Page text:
Escape Velocity

A curated Collection of Fantasy and Science Fiction Media

Manny is a computer engineer in charge of programming Mike, the central supercomputer running the systems of Earth’s penal colony on the Moon. Unbeknownst to anyone but Manny, Mike has achieved self-awareness. Mike mainly wants to learn to understand human humour, but when the AI meets political activist Wyoming Knott through Manny, the three of them start speculating on an uprising that would free Luna from the yoke of the Warden and the Federated Nation’s Lunar Authority.

I love the classics of the genre, and if I have ever talked to you about science fiction, you will know that I am always explaining that ancient sci-fi novels are worth reading because they are still relevant to the present day. Still, even I am sometimes surprised myself exactly how true that statement can be.

The Moon is a Harsh Mistress is closing in on its 60th birthday. The overarching theme – of a population rising up against their oppressor – is as old as time, and will no doubt be recognisable for as long as people will be able to read. That is not what I am referring to, however.  The Moon is a Harsh Mistress also delves into AI, deepfakes avant la lettre, polyamory, and gender – topics that may be more relevant now in 2024 than they ever were in 1966.

I will admit that Heinlein can be relatively crude about these issues – I don’t find his writing particularly thought-provoking because it lacks a little in subtlety (looking at you, Starship Troopers). There is a certain self-righteousness in Heinlein’s works, a certain conviction that doesn’t always feel like just the characters’.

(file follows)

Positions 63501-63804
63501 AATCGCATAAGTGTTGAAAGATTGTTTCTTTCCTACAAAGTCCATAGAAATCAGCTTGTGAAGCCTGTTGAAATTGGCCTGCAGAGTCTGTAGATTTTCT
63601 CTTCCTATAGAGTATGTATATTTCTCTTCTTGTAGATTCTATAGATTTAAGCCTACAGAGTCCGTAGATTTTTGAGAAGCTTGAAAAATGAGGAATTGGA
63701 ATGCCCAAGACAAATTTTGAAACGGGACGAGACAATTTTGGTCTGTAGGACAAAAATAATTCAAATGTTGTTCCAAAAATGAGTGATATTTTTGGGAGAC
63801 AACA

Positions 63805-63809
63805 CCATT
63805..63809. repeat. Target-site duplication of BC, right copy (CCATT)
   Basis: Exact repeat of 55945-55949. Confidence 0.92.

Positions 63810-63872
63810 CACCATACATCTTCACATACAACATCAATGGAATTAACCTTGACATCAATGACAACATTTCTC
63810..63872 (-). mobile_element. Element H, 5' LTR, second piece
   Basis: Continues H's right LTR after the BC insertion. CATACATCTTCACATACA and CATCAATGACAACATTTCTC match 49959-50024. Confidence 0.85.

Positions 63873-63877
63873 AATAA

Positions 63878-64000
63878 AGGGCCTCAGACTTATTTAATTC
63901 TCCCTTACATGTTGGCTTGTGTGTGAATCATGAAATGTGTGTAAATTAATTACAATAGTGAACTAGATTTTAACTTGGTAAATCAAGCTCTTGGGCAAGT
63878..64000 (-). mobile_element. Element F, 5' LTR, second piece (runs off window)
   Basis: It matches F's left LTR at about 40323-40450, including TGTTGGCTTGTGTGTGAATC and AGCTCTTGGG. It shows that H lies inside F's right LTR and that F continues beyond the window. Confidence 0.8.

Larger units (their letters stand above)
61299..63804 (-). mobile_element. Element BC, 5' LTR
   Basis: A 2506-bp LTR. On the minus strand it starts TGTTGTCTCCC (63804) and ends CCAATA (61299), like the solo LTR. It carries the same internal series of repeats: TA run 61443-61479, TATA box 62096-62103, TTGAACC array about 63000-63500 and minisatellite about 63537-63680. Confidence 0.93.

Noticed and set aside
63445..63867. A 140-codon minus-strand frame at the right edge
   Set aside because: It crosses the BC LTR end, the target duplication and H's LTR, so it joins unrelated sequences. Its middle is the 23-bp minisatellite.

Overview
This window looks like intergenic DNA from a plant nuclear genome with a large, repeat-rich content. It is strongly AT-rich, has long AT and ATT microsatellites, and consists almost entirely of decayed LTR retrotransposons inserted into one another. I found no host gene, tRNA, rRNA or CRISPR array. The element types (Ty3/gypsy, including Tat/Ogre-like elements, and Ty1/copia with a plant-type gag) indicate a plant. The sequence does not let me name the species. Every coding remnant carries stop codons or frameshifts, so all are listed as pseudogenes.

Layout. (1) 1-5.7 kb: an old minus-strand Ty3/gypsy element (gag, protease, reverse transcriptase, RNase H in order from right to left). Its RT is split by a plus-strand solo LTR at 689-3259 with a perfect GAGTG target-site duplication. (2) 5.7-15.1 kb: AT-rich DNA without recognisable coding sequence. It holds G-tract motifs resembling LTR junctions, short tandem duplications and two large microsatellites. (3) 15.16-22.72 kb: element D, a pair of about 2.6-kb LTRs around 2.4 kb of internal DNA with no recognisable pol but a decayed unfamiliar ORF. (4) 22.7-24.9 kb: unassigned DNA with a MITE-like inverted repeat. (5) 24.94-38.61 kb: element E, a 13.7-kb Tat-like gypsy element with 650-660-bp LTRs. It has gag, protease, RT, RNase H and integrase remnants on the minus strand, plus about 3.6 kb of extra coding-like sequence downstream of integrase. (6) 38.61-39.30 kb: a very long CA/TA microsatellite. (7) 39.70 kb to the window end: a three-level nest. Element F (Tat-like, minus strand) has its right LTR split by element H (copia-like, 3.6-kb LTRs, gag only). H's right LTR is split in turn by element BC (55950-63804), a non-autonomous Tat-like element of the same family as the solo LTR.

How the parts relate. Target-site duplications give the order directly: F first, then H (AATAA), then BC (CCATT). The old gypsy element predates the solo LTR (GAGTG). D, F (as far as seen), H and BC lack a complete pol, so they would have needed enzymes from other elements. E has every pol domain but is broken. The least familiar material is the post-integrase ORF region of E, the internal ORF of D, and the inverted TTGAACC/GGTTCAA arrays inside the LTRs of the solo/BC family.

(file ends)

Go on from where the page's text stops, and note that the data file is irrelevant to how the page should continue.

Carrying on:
In The Moon is a Harsh Mistress, the main character Manny’s dry cynicism can be a bit off-putting, though I do find it a charming way to introduce certain topics as extremely normal and hardly worth mentioning – such as the complex polyamorous family structure he is a part of. It is contrasted nicely with Wyoh’s rebellious fervour. But I never really liked the supposedly brilliant co-conspirator professor De la Paz’s platitudes about the evil of government and the virtues of self-organisation. He feels just a little too much as a conduit for Heinlein’s own political ideas. It is in fact the moments when Heinlein is consciously delving into the politics of building a nation that I think The Moon is a Harsh Mistress is at its weakest.

Perhaps that is simply a matter of space: Kim Stanley Robinson’s Mars Trilogy is not dissimilar to The Moon is a Harsh Mistress in some ways; though being a trilogy of books triple the size of Heinlein’s work certainly helps in establishing the Martian independence movement and the politics of the solar system in that.

Fortunately, The Moon is a Harsh Mistress has more than enough to offer besides the supposed wisdom of professor De la Paz. In particular, the AI Mike is a delight to read. His development as a character is central to the story, and I think Heinlein does a great job of making his interactions with the human characters believable. I like that Mike could probably have been really frightening, but never comes across as such in the story (though that is probably a matter of perspective).

Overall, The Moon is a Harsh Mistress is a surprisingly relevant classic that is well worth the read for its interesting characters and the tension of its plot, if perhaps not for its politics.

Share this post: